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Oil falls sharply after US crude inventories rise
[LONDON] Brent oil prices slipped below US$59 a barrel on Thursday after another big weekly build in US crude inventories and a possible rise in Saudi output stoked worries about oversupply.
US crude stocks rose by 14.3 million barrels last week, data from industry group the American Petroleum Institute (API) showed on Wednesday, compared with analysts' expectations for an increase of 3.2 million barrels.
If official data due at 1600 GMT from the US Energy Information Administration (EIA) confirms the build, it would be the biggest weekly addition in barrels since such figures became available in 1982.
The API and EIA reports are a day late this week because of a US holiday on Monday.
At 1504 GMT, benchmark Brent crude futures for April were down US$2.21 at US$58.32 a barrel, after touching an intraday low of US$57.80 earlier in the session, extending declines from Tuesday's two-month high of $63.
US crude for March delivery, which expires on Friday, was down US$2.62 at US$49.52 a barrel after dipping as low as US$49.15.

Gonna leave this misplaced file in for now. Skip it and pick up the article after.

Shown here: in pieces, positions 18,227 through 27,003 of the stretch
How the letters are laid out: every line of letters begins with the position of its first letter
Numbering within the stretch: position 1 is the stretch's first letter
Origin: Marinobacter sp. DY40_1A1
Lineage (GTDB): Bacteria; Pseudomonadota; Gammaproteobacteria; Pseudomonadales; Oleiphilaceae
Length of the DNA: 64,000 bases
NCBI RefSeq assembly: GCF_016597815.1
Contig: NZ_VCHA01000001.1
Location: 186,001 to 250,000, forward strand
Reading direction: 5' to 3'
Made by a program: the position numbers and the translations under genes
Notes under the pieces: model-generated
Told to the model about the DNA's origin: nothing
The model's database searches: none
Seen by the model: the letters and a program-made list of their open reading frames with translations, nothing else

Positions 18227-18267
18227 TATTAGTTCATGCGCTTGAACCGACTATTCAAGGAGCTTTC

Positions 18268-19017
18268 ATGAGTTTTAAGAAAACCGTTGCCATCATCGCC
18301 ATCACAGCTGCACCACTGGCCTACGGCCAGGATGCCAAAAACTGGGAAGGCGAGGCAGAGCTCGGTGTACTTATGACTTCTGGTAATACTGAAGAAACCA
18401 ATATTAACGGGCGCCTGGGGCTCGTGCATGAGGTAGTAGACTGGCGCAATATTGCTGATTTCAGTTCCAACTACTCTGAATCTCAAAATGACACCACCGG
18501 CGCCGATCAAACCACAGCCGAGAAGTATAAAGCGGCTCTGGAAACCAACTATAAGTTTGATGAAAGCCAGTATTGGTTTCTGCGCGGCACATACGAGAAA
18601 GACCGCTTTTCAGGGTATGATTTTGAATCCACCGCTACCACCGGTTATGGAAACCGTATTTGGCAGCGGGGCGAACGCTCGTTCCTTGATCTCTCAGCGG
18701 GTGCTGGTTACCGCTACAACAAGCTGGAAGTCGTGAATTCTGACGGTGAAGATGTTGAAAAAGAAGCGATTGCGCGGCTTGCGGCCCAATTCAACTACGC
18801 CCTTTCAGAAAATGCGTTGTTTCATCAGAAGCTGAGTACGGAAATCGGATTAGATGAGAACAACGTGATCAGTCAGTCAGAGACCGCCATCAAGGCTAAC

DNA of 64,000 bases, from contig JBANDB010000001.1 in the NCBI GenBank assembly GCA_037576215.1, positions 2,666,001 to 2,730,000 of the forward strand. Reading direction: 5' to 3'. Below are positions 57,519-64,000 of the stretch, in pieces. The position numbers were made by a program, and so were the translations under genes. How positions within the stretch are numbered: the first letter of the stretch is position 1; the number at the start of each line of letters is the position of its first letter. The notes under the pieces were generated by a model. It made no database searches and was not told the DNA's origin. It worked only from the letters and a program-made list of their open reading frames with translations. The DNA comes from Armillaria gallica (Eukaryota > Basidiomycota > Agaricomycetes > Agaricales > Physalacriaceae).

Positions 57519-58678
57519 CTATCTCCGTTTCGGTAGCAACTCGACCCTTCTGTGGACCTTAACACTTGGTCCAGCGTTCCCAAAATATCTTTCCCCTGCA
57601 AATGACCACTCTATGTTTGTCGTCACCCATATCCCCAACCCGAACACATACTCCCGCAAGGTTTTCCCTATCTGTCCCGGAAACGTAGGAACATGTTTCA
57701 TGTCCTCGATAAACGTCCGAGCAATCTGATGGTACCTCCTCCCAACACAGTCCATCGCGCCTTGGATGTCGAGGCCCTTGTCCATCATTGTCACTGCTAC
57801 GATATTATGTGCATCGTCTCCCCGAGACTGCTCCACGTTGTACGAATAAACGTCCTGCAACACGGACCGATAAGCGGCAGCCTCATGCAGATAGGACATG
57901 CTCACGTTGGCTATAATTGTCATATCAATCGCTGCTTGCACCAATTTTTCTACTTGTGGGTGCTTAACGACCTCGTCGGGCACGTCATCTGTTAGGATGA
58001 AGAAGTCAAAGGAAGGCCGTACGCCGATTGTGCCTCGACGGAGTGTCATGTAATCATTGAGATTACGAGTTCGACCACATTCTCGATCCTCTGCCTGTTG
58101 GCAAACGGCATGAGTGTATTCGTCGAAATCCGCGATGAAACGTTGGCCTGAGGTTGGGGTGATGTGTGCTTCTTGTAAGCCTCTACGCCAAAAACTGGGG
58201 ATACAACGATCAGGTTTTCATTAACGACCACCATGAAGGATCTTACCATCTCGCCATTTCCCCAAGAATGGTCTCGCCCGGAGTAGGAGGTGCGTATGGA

Trading was quiet in Asian hours, with markets in China and other nations closed for the Lunar New Year holidays.
"The inventories were the trigger for the sharp correction lower," Carsten Fritsch, an oil analyst at Commerzbank in Frankfurt, said. "The focus is again back on the oversupply - the big question is for how long?" The market has tended to retreat on swelling US crude inventories, but then rally after falling US rig-count numbers. Rig data is released every Friday.
"A big build of 7 to 9 million barrels would be enough to push prices lower," Mr Fritsch said, looking ahead to the EIA data. "But tomorrow we could see a recovery in expectation of another sharp drop in the rig count." At the same time, production from the world's biggest exporter Saudi Arabia may be increasing to near 10 million barrels per day, consultancy PIRA said on Wednesday.
The estimate suggests the country is cleaving to the strategy of protecting market share rather than cutting production to boost prices.